Project Description: CNX Gas Company, LLC is proposing to construct the Mamont 28 Well Pad
to support its shale drilling operations in the area. The well pad is proposed to provide an area of
operation for unconventional drilling and natural gas production activities. The development of
Mamont 28 Well Pad will also include the construction of one access road and a CNX midstream
facility pad
; the installation of a natural gas pipeline; and the reclamation of the existing Mamont South
1 Utica well pad. The project will consist of the implementation of proposed erosion and sedimentation
controls, stormwater management facilities, and site restoration to coincide with the proposed
development. Approximately 29 acres will be disturbed during construction of the project.

Map: Location of the Mamont 28 well lateral is shown in relation to the Shaw 1 wells.

Photos of drilling and fracking around Beaver Run Reservoir over the years…
In other news…

DEP, CNX reach $1.48 M settlement on abandoned wells in Pa.
The order covers 141 conventional wells and five shale gas wells in Allegheny, Washington, Greene and Westmoreland counties. Methane from abandoned wells can get into underground well water and into peoples’ homes, posing a health and environmental threat. In addition, the wells can leak oil and brine into the environment. A 2012 state law requires companies to take out performance bonds of $2,500 per well, or a blanket bond of $25,000 for as many wells as it wants, even though the DEP estimates the costs for plugging a well can range from $2,500 up to $100,000 or more per well. The state has confirmed 9,000 orphan and abandoned wells, but its own estimates put the total number at up to 560,000.

Reid Frazier – StateImpact Pennsylvania – October 11, 2019
Indiana County, Pennsylvania high quality waters…

CNX paid $250,000 to settle Indiana County pipeline violations
CNX Resources Corp. and the Pennsylvania Department of Environmental Protection have settled a monthlong back and forth over violations at a natural gas gathering pipeline construction site in Indiana County. The DEP reported on Thursday that CNX paid a $250,000 civil penalty and corrected violations that allowed muddy water and sediment to run into high-quality waters during the construction of its Marchand 3 pipeline in North Mahoning Township. Regulators halted construction there in March and during an inspection in May found that violations persisted and noted new ones.

Anya Litvak – Pittsburgh Post-Gazette – July 12, 2018
CNX fined for two spills in neighboring Washington County, Pa…

DEP fines CNX $310K for pipeline construction fluid spills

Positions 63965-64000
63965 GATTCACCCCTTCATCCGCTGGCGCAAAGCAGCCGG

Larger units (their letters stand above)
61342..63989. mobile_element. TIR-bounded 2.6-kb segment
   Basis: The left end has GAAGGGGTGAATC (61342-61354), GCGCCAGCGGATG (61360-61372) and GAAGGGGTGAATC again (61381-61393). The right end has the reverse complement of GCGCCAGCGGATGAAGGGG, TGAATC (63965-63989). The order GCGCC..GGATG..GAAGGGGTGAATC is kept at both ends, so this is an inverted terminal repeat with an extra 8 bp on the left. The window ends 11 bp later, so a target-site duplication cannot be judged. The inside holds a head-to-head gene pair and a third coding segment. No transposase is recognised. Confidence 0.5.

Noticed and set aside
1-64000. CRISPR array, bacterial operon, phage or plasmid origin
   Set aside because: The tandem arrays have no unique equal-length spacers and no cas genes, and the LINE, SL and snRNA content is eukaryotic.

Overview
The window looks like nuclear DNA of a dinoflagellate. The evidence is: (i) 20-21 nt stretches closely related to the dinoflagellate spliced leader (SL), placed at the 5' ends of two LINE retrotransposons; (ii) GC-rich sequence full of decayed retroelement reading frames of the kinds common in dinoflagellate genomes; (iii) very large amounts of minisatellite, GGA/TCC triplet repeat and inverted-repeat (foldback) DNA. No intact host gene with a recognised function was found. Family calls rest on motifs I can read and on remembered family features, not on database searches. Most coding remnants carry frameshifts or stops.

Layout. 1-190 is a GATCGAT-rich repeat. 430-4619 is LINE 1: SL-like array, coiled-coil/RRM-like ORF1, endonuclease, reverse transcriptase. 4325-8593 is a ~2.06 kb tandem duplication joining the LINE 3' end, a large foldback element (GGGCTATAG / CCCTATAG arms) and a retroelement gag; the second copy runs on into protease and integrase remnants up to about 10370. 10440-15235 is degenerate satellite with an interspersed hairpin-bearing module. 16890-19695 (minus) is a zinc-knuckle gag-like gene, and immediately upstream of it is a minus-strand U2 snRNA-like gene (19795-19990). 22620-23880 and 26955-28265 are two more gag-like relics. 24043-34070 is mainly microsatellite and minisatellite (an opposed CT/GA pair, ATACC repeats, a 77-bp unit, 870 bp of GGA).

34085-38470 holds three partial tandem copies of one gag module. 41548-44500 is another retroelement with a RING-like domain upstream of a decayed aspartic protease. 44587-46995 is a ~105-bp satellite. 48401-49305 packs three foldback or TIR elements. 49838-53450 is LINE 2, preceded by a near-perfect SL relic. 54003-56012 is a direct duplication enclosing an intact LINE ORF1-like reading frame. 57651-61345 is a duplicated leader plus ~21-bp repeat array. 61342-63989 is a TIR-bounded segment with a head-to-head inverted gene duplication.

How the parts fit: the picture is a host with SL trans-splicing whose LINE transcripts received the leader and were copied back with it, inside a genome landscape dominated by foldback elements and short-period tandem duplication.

The Pennsylvania Department of Environmental Protection fined CNX Resources Corp. and CNX Midstream Partners LP $310,000 for alleged pipeline construction violations in Washington County that included the spilling of nearly 3,000 gallons of brine in two separate incidents. The biggest spill, sometime before Aug. 16, 2018, involved an estimated 2,100 gallons of brine that leaked from a crack in a weld and impacted a tributary of Enlow Fork, DEP said. DEP said the CNX (NYSE: CNX) plan for the pipeline “totally failed to identify the waste fluids transported or measures to monitor or respond to pipeline releases.”

Paul J. Gough – Pittsburgh Business Times – July 24, 2020
CNX violations at 7 well pad sites in Washington and Greene Counties…

DEP, CNX agree to $180K stream restoration to resolve sedimentation violations
The Pennsylvania Department of Environmental Protection and CNX have agreed to a settlement for several erosion violations at gas drilling sites in Washington and Greene counties. The company agreed to fund a $180,000 restoration of a trout stream in a Washington County park as part of the agreement. The penalties were assessed for violations at seven of the company’s well pad sites in 2017 and 2018. The agreement calls for CNX to fund a 2,500-foot stream restoration of Mingo Creek in Nottingham Township. The restoration will be performed by the Western Pennsylvania Conservancy. The stream flows through Mingo Creek County Park, and is a high quality trout-stocked stream.

Reid Frazier – StateImpact Pennsylvania – April 7, 2020
CONSOL Energy drilling and fracking at PIT – Pittsburgh International Airport
In 2017, Consol formed two separate entities: CNX Resources Corporation and CONSOL Energy Inc. Source
Wow! One of the “worst of the worst”…

Worst of the Worst: A first-hand view of PA’s oil and gas polluters
CNX profits off a combination of low-producing conventional wells and higher-producing “fracking” wells in PA. Since 2000, it has earned almost 800 violations, over 80 percent of which are listed as “environmental health and safety violations.” It also just recently was forced to pay a $175,000 fine for uncontrolled methane leaks.  So it’s no surprise that CNX’s CEO has been one of the loudest voices opposing reasonable rules and penning tirades against requirements to reduce air pollution. 

Leann Leiter – Earthworks EARTHblog – September 17, 2020
Considering the long history of accidents and violations, is it safe to keep drilling and fracking around this water supply for 150,000 people?
Bob